A modest proposal for 2013
I’ve always found it curious, our cultural habit of bringing various things to work on designated days of the year. A quick troll of the Internet reveals an amazing variety of days (some real, some imagined) in which people are encouraged to bring some person or item of interest with them to the office, the school, the hospital or the factory. For example:
bring you son to work day
bring your daughter to work day
bring your dog to work day
bring your cat to work day
bring your granny to work day
bring your smile to work day
bring your hockey stick to work day
bring your emotions to work day
bring your gun to work day (please don’t)
These suggestions range from the frivolous to the serious to the absurd, but they all sort of miss the point, which is to say, my point. That is, the modern workplace has now become so completely digitized that the thing most notoriously absent is the body itself. By this, I don’t mean to suggest that people are showing up in the morning as vaporous, non-material spirits, wafting through the workplace until quitting time. Rather, people are showing up as minimally physical beings (MPBs). With the overwhelming emphasis now on cognitive operations and computing, whole-body participation has now become optional and is rapidly disappearing. More and more people are showing up for work and in effect, leaving their bodies behind.
Many observers are undisturbed by this trend and see no problem with a physically-absent workforce or companies run by MPB’s. But when the body disappears, we lose a lot more than just muscle and vitality. We lose a lot more than billions of health care dollars each year. We also lose things like engagement, good judgment, social intelligence, creativity and team cohesion. These qualities are all of the body, products of our innate physical intelligence and vigorous physical living. When we leave our bodies at home, we also leave huge chunks of our human potential behind us. When the body goes missing, so too does our ability to focus completely on the task at hand. In the business world, this is know as presenteeism.
Given this epidemic of physical absence, I’m proposing that we establish a “National Take Your Body to Work Day.” To many, this will sound perfectly crazy, but in fact, it’s a reasonable request and a powerful reminder of just how completely we are missing the mark in the modern world.
So how do we take our bodies to work? Well, it’s not like bringing your dog to work. You can’t just park your body under your desk and let it nap for the day. But this is precisely what most of us do on most days. We use our bodies for their locomotor function in the morning, getting our eyes and brains to the computer, and then park our physical awareness under the desk. Just as we do with our dogs, we expect that our bodies should sleep out the remainder of the day, not bothering anyone or interfering with the tasks at hand. Maybe a quick walk at noon, a chance to poop and pee, then it’s back under the desk for the rest of the afternoon.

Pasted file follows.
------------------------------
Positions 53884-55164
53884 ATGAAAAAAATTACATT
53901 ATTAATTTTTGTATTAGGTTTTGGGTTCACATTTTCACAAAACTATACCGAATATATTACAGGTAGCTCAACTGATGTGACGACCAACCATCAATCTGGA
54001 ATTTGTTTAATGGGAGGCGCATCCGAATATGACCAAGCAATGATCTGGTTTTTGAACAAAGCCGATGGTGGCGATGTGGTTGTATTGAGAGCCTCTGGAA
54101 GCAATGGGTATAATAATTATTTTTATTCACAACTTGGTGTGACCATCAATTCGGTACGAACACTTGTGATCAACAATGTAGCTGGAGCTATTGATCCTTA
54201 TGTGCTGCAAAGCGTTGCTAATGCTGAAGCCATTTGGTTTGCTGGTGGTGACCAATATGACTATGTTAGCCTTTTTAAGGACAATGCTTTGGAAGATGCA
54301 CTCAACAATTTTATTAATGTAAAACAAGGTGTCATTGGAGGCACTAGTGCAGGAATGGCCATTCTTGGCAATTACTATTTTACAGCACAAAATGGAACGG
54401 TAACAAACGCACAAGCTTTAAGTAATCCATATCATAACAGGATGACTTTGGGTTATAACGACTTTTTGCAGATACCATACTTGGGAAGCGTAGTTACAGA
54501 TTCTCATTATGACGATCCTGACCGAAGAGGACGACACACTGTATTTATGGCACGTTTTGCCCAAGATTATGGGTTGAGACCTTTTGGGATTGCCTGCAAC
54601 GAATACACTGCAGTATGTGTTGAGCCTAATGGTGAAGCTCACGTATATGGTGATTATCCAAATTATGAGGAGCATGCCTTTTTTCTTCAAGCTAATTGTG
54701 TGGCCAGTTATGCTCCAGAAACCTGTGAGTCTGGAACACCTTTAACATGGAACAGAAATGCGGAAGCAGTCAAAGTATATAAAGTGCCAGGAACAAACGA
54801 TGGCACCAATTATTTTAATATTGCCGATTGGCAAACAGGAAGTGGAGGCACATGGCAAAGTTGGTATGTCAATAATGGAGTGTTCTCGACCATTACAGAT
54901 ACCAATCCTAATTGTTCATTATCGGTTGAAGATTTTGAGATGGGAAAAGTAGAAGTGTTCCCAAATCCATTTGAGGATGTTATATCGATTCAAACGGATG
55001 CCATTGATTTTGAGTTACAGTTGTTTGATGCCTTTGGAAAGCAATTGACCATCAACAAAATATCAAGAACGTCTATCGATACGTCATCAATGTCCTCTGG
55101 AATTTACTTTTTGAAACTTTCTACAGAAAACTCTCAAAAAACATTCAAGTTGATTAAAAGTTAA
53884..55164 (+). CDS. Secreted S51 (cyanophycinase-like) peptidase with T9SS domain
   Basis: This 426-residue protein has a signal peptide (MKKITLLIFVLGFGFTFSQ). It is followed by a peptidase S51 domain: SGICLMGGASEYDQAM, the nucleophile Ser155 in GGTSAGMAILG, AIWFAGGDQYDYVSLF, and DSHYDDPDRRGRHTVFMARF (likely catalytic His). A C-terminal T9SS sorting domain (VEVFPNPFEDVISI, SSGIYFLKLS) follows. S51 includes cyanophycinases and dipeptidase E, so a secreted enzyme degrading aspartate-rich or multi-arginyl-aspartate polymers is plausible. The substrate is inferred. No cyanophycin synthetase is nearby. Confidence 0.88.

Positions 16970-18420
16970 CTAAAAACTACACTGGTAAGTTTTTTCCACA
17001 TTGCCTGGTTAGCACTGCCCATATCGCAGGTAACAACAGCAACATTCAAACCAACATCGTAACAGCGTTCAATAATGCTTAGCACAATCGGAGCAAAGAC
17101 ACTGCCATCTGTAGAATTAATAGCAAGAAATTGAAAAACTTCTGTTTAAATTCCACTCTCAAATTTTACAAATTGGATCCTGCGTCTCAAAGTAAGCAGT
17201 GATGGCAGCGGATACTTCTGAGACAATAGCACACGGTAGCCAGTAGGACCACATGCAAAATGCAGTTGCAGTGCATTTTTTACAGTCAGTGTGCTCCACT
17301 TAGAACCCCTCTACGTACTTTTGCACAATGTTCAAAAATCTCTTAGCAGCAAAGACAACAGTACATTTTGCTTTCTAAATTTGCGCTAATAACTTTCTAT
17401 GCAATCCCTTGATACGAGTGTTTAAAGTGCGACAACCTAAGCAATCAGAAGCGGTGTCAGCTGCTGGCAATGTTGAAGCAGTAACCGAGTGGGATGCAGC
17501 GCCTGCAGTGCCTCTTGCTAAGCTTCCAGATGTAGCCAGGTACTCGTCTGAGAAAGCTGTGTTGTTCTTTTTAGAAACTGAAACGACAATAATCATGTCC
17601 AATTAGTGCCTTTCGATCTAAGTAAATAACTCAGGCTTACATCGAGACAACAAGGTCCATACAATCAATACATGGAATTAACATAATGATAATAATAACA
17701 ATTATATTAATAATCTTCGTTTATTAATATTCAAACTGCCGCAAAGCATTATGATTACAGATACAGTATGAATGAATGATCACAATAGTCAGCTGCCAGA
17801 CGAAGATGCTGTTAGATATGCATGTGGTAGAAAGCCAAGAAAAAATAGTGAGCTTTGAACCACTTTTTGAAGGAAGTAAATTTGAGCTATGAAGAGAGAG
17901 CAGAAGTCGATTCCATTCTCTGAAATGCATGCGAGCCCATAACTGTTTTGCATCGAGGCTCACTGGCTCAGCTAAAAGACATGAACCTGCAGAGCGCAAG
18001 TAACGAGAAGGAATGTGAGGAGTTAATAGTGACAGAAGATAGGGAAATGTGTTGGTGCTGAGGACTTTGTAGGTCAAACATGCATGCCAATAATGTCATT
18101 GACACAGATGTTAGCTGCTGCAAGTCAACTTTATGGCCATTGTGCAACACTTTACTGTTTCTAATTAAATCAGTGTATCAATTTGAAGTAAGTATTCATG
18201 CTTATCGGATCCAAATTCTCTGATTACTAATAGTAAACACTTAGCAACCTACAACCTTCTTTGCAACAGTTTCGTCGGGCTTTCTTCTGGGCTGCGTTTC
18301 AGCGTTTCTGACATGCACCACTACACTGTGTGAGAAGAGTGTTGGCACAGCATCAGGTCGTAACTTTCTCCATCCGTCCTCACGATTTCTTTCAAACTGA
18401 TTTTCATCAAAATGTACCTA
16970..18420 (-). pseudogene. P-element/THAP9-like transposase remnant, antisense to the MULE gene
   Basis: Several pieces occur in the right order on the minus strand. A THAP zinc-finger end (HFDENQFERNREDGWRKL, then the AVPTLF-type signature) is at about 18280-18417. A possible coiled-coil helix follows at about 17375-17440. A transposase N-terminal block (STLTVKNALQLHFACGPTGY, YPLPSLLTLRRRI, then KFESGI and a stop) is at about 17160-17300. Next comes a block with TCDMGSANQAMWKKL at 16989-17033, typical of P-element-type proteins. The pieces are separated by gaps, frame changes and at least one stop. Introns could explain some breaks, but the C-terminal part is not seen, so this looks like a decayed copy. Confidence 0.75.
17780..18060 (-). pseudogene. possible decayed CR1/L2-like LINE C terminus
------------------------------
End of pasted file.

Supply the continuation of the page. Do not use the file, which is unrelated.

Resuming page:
Instead, we need to increase our attention and physical mindfulness. This means paying more attention to things like posture, vitality, movement and engagement. This means cultivating a physical presence, punctuated with frequent reminders of who and what we truly are. To maintain our physicality, we need to honor the body with the mind, behavior and workplace culture.
Specifically, this means taking frequent movement snacks throughout the course of the day. Big sweaty workouts are all fine and good, but we’ve got to maintain our physicality during the rest of the day as well. A few minutes of movement every hour or so can have a powerful effect on maintaining our physical intelligence. Wake the body up with a few squats and some stretching, and do it often. These modest movement snacks are both practical and effective. You can do them almost anywhere and since they’re short, you won’t even work up a sweat. But you will remind yourself about yourself; you’ll bring your attention back to your body where it belongs. And then, as an Embodied Physical Being, you can return to work, completely present and effective.
Of course, defenders of the status quo will protest my proposal as unworkable and unreasonable. They’ll demand to know what the ROI is for such a radical and intrusive program. Will it deliver on its promises? Well, to be sure, it’s not easy to measure the costs and benefits of such things as physical vitality, embodiment and mindfulness in the workplace, but we do know one thing: the Return On Inaction will be substantial, even catastrophic. Doing nothing means continuing with a culture of physical apathy, sedentary behavior, lifestyle disease and presenteeism. If you can afford that, maybe you don’t need the body in your workplace.
But my guess is that you’ll see the merits of physicality and embodiment.
It’s really a win-win for everyone.